No bones about it: KFC to add boneless chicken to menu
NEW YORK — In case Americans want to scarf their fast-food even faster, KFC is stripping the bones out of its chicken.
The fast-food chain says it's introducing deep-fried boneless chicken pieces on April 14 as an alternative to its traditional breast, thigh and drumstick pieces.
The new offering reflects the growing popularity of nuggets and strips that are easier to eat on the go, as well as Americans' seemingly endless desire for more convenient foods. KFC says nearly four out of five servings of chicken sold in the U.S. are now boneless.
Based on customer trends, the chain says bones could eventually disappear from its menu.
“Younger people don't tend to be fans of bones - they've grown up with nuggets,” said KFC spokesman Rick Maynard, referring to people in their 20s and 30s.
Although KFC has more than 18,000 locations worldwide, the boneless chicken will only be offered in its 4,500 U.S. locations.
The new chicken, which is skinless and comes in white or dark meat, are whole muscle pieces fileted off the bone and are about twice the size of KFC's crispy strips. Customers will be able to order them for the chain's meal deals, which include two pieces of chicken, a side, a biscuit and a drink for $4.99.
They also come in buckets, which include four pieces of boneless chicken and six pieces of breasts, thighs and drumsticks for $14.99. The boneless chicken option costs the same as the regular fried chicken.
A piece of the boneless white meat has 200 calories and 8 grams of fat. A dark meat piece has 250 calories.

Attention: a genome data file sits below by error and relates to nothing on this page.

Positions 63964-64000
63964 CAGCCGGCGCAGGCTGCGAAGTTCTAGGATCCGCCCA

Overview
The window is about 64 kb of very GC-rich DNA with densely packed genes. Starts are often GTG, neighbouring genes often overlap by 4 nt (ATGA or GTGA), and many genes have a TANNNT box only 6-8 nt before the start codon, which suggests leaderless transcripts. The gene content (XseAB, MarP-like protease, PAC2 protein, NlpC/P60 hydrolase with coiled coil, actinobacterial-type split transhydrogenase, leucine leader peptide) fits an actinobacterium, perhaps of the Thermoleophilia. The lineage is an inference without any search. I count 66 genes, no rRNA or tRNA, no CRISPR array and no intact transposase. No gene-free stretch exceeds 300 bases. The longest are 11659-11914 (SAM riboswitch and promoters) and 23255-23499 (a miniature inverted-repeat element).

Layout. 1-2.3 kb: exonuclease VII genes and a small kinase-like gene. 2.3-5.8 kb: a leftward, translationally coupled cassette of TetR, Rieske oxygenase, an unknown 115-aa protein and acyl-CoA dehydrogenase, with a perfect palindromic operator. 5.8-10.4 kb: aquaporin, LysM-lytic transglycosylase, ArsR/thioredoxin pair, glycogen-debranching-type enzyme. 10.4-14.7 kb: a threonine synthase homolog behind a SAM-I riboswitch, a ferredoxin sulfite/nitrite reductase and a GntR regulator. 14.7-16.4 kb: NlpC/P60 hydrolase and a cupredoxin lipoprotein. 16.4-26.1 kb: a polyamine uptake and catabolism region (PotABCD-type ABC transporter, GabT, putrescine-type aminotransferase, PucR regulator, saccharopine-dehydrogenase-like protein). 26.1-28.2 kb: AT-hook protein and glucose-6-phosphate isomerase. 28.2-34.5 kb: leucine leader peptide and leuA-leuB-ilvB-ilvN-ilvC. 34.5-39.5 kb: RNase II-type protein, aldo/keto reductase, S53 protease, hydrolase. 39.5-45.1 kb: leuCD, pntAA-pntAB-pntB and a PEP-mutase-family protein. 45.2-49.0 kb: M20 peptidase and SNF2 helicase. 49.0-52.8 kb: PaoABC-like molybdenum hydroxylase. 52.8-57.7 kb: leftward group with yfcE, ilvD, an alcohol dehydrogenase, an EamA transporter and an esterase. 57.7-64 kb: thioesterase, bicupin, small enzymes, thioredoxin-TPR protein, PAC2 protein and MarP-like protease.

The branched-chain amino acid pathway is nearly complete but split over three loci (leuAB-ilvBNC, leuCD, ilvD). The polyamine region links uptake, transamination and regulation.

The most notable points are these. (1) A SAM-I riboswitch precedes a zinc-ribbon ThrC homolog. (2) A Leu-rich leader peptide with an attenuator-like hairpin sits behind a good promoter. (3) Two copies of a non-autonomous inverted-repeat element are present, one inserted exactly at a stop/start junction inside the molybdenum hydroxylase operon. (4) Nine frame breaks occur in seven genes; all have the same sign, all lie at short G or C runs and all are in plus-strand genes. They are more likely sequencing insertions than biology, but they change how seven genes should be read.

Even before the latest launch, KFC had already been shifting its menu to more boneless offerings. It rolled out smaller chicken “Bites” last year, as well as “Dip'ems,” which are strips of chicken with a variety of sauces.
The chain had also been offering the chicken filets used in its sandwiches as a stand-alone, handheld option. The chain says those will be phased out and that the new boneless pieces will be used in sandwiches.
KFC says it took two to three years to develop its version of boneless chicken, which performed strongly in test markets including Oklahoma City and Omaha last year.
Like McDonald's and Burger King, chicken chain Chick-Fil-A offers nuggets, strips and sandwiches but doesn't list any chicken pieces with bones on its menus menu. Although McDonald's recently tested chicken wings at select locations, the world's biggest hamburger chain has also focused on convenient options such as its new chicken McWraps and chicken McBites that come in portable cartons.
Howard Penney, a food industry analyst for Hedgeye Risk Management, noted that KFC has been struggling in the U.S. and that it has nothing to lose with the latest move. Even in the wings category, Penney noted that boneless varieties have been growing in popularity.
“People don't want to have to deal with the bones,” Penney said.
KFC is owned by Yum Brands Inc., which also operates Taco Bell and Pizza Hut.
Despite its choppy performance in the U.S., Yum has enjoyed a streak of growth for the past several years as a result of its growing presence in China. Yum is the largest Western fast-food operator in the country with about 5,300 locations, most of them KFC restaurants.